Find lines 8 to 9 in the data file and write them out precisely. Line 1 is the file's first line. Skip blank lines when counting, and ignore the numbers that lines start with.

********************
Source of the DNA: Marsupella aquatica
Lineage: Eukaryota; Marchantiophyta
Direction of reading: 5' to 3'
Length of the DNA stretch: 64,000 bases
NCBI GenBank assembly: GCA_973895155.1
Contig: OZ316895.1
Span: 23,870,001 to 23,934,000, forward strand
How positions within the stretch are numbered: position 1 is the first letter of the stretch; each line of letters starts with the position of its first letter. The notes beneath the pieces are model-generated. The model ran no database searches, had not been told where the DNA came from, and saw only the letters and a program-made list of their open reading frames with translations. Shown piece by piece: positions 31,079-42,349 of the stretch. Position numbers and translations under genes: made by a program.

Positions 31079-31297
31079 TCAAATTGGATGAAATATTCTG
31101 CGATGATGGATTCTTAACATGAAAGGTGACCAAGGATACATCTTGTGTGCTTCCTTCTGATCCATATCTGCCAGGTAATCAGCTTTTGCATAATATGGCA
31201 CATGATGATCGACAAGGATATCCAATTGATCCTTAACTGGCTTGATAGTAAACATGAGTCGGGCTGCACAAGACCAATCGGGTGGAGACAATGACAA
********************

How positions within the stretch are numbered: position 1 is the first letter of the stretch; each line of letters starts with the position of its first letter. The notes beneath the pieces are model-generated. The model ran no database searches, had not been told where the DNA came from, and saw only the letters and a program-made list of their open reading frames with translations. Shown piece by piece: positions 31,079-42,349 of the stretch. Position numbers and translations under genes: made by a program.

Positions 31079-31297